In her sequel to In the Shadow of Gotham, Pintoff once again follows the detective Simon Ziele as he faces another intricate case. Ziele still lives in the sleepy town of Dobson, but finds himself called back to New York City when his old partner Declan Mulvaney calls him in for assistance on a case involving minor actresses in New York's theater district. What at first appears to be a suicide is actually an elaborately staged murder that is the second of its kind and threatens to be the beginning of a spree.
Despite some initial reservations, Ziele involves Alistair Sinclair, a criminologist. While criminology is still a developing science, Ziele's previous interactions with Sinclair have made him more open to its use than some of the more traditional-minded police men such as his partner Mulvaney. While today's readers raised on CSI and crime novels looks at Mulvaney's suspicions as simplistic (one note left at the scene makes reference to Pygmalion, a character an actors had happened to play earlier in the season so that actor becomes a suspect), Pintoff does a good job of setting her novel in a historical context and explaining how people viewed criminals in those times. Additionally, Mulvaney has quite a bit of political pressure on him to find a suspect. Besides, Ziele is also rather single-minded in his focus, and while it eventually leads him in the right direction, he was definitely approaching it from the wrong angle.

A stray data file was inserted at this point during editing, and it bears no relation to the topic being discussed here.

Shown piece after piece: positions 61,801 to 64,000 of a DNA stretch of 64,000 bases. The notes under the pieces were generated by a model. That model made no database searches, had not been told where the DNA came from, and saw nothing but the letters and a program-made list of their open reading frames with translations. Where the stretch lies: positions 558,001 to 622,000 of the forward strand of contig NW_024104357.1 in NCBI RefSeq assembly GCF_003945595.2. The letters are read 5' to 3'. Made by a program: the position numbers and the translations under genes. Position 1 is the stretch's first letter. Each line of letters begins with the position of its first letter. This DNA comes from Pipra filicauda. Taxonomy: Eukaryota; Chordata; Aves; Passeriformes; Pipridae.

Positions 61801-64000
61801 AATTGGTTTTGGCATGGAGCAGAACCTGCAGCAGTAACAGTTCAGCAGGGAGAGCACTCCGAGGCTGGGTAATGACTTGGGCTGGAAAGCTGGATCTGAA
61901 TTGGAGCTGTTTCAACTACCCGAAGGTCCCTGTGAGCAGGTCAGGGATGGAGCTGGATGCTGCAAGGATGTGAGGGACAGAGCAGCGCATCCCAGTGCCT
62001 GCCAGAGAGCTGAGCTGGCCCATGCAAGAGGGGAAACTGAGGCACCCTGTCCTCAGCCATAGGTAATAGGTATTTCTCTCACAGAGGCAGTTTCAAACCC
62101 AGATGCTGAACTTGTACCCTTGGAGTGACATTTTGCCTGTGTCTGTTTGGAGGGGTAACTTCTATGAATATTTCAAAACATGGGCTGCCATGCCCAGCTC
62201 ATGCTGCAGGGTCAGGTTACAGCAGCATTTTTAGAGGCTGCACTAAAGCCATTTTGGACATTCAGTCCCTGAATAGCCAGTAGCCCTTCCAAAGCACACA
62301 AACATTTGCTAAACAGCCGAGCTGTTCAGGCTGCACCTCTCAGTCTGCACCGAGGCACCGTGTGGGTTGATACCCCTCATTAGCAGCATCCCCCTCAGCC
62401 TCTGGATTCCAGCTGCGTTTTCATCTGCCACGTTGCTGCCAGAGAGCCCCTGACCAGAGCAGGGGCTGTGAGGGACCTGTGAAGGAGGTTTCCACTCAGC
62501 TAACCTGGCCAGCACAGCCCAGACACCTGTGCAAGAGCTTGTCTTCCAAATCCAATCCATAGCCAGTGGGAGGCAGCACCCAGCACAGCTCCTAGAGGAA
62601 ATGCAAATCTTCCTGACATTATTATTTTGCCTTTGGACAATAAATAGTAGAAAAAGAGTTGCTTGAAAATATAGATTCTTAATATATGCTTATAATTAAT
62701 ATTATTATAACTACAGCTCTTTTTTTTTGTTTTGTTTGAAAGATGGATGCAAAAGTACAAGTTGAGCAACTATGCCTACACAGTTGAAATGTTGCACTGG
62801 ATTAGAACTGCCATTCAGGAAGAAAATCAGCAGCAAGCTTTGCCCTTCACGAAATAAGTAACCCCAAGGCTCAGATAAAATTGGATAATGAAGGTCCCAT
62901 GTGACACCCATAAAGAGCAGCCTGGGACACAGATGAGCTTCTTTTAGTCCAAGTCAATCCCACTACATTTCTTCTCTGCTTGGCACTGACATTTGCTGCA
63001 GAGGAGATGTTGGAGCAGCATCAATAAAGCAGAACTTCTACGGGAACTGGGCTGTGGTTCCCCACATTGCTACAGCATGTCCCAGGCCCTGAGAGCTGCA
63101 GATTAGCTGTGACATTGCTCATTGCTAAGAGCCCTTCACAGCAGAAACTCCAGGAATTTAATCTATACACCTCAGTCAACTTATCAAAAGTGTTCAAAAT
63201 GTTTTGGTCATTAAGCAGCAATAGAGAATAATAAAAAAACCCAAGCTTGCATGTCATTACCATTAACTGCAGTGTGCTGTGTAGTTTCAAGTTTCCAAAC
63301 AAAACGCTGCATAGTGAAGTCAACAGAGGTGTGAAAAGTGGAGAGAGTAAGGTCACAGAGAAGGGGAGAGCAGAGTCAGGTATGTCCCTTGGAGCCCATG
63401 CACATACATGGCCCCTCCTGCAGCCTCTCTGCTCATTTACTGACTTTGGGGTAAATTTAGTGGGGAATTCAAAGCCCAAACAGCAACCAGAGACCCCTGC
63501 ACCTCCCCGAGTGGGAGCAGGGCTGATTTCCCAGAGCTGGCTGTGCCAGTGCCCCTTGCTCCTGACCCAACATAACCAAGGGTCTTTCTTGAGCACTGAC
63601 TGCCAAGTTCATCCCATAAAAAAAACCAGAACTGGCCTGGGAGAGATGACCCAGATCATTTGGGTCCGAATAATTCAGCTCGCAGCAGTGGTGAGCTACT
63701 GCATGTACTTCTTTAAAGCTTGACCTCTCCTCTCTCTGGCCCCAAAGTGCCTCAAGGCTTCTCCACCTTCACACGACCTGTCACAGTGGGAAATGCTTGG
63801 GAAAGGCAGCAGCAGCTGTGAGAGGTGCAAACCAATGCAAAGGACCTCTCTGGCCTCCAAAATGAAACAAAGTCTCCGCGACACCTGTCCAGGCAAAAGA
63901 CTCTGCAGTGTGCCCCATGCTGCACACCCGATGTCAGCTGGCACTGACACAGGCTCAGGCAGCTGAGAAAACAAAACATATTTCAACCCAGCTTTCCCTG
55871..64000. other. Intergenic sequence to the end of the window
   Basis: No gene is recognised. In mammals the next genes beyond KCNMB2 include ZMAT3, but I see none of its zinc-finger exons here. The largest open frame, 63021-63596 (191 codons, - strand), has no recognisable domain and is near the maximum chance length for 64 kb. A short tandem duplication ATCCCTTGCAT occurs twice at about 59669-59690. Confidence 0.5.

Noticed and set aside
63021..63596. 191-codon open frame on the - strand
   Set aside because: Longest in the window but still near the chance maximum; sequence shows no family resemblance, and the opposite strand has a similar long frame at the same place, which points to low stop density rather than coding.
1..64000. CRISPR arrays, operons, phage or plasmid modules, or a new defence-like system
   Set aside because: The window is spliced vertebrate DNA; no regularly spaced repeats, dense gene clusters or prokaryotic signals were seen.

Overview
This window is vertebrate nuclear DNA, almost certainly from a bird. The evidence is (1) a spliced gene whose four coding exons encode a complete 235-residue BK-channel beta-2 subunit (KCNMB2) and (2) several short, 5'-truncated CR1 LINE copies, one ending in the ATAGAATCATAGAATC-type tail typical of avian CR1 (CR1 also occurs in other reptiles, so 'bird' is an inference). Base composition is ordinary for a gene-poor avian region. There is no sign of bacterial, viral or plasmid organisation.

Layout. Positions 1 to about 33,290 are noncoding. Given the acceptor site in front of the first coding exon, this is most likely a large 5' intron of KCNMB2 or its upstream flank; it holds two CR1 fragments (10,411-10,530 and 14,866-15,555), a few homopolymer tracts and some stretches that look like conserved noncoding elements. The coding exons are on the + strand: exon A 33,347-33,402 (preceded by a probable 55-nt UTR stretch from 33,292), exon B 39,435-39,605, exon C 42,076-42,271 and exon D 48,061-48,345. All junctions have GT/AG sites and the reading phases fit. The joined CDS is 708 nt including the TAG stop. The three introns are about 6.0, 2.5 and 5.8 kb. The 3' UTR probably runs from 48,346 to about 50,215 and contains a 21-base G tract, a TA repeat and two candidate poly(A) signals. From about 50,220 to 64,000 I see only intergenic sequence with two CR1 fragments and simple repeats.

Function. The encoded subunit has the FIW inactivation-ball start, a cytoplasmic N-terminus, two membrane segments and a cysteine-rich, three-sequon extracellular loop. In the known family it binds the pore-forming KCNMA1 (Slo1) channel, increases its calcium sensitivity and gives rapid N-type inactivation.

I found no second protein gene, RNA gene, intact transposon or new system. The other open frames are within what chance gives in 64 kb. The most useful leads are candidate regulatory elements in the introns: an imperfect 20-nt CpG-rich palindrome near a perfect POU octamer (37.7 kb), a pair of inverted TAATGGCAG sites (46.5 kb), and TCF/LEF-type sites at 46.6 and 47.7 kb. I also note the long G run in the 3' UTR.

Due to the time period and the fact that Pintoff deals with the development of criminology, the covers of her novels keep comparing her to Caleb Carr and The Alienist. While I can see the comparison, I actually prefer Pintoff's novels - since they are a series, she keeps her novels shorter, and keeps the story moving a bit faster. The Alienist may have more literary merit, but I'd rather read more about Ziele and his relationship with Sinclair and Sinclair's widowed daughter in law.